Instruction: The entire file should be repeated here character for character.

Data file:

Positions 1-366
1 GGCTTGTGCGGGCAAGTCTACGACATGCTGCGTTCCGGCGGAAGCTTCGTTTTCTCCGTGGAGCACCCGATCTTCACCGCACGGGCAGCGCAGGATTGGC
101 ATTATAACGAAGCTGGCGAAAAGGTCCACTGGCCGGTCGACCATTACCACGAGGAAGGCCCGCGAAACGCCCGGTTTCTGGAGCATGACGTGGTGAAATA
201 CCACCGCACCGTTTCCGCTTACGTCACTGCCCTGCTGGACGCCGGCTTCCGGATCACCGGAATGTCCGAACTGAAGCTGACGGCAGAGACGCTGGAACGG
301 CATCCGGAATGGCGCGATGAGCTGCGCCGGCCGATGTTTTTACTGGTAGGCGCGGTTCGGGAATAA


Positions 1-366
1 GGCTTGTGCGGGCAAGTCTACGACATGCTGCGTTCCGGCGGAAGCTTCGTTTTCTCCGTGGAGCACCCGATCTTCACCGCACGGGCAGCGCAGGATTGGC
101 ATTATAACGAAGCTGGCGAAAAGGTCCACTGGCCGGTCGACCATTACCACGAGGAAGGCCCGCGAAACGCCCGGTTTCTGGAGCATGACGTGGTGAAATA
201 CCACCGCACCGTTTCCGCTTACGTCACTGCCCTGCTGGACGCCGGCTTCCGGATCACCGGAATGTCCGAACTGAAGCTGACGGCAGAGACGCTGGAACGG
301 CATCCGGAATGGCGCGATGAGCTGCGCCGGCCGATGTTTTTACTGGTAGGCGCGGTTCGGGAATAA